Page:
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  • packs on the roof

    a couple of the guys were debating about wearing your pack on the roof, I was just trying to get some info about if there was ever a documented LODD or serious injury from a guy falling through a roof and burning up, recieving injuries, etc. Reguardless of your opinion, i just need some facts. thanks guys.
    "The third reason we are fighting is because men like to fight. They always have and they always will. Some sophists and other crackpots deny that. They don't know what they're talking about. They are either goddamned fools or cowards, or both. Men like to fight, and if they don't they're not real men. "-Gen. George S. Patton

  • #2
    hey there, i went and got some clips for ya









    Fire Bad.
    I'm gonna call you "Monday"... and I hate Mondays.

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    • #3
      found one more..

      I'm gonna call you "Monday"... and I hate Mondays.

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      • #4
        Eventus stultorum magister.
        Logic and proportion have fallen sloppy dead.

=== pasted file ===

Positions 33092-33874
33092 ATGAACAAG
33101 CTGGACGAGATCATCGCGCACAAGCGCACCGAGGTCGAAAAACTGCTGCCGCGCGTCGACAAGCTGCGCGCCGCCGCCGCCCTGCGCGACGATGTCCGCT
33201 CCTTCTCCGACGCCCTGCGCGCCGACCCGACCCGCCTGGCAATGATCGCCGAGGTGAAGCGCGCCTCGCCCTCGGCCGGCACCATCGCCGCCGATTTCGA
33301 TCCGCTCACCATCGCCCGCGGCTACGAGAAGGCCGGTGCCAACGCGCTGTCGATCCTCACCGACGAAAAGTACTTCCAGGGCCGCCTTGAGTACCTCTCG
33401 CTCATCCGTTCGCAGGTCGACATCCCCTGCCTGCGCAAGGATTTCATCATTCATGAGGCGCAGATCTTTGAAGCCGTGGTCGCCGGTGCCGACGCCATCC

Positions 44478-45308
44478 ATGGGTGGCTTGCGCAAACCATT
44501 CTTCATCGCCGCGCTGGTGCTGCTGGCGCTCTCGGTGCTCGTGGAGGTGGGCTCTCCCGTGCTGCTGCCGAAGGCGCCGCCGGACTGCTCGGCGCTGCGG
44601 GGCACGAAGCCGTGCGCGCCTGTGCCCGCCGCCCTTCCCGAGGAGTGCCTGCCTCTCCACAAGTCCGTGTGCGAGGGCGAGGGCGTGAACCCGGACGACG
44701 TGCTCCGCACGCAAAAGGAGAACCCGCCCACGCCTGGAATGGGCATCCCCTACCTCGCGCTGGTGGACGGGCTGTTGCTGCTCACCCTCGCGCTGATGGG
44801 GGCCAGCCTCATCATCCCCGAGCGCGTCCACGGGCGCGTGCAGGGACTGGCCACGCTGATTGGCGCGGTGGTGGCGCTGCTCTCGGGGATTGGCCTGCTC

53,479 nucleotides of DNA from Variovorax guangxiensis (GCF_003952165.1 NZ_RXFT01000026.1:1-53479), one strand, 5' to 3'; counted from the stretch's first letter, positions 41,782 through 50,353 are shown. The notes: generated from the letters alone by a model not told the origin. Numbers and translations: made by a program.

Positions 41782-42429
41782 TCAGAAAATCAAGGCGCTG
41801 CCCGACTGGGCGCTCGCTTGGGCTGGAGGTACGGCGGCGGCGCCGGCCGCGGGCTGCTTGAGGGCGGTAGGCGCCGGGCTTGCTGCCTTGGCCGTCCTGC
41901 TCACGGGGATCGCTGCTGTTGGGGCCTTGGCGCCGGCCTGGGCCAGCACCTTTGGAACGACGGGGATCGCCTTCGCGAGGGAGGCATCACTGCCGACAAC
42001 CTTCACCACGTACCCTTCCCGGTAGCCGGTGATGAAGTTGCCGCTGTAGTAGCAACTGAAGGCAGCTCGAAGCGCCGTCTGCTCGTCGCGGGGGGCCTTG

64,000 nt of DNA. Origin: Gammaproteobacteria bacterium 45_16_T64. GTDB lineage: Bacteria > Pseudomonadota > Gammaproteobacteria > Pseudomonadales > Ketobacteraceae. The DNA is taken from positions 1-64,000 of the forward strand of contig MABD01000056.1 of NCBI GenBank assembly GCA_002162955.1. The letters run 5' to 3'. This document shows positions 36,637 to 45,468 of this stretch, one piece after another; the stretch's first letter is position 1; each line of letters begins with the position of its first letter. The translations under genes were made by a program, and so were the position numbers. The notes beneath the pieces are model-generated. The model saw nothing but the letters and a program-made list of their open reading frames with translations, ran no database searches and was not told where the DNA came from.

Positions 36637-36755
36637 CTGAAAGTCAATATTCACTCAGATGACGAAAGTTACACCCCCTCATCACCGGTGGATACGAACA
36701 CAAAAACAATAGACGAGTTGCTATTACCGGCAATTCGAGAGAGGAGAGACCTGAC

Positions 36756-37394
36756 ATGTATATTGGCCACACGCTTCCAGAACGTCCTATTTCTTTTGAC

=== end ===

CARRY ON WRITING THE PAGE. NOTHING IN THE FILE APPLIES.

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        • #5
          "Facts. We don't need no stinkin' facts."

          Seriously, this is Firehouse after all.
          Train to fight the fires you fight.

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          • #6
            My initial thoughts are, why wouldn't you wear packs on the roof? If you're going up there to vent, then you very well could get a face full of smoke and fire. If you're up there, there is a chance you could fall through and end up inside the house.

            I say pack up. Why risk it?
            TruckCommittee.com

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            • #7
              There is a growing school of thought that packs should be worn throughout overhaul due to the off-gassing of nasty stuff that continues to occur until the fire is completely out.

              Usually if you're on the roof, the fire is still actively burning.

              And a "what-if" - what if the roof gives way and you end up in the middle of a maelstrom below? Wouldn't it be nice to have at least a modicum of breathing protection?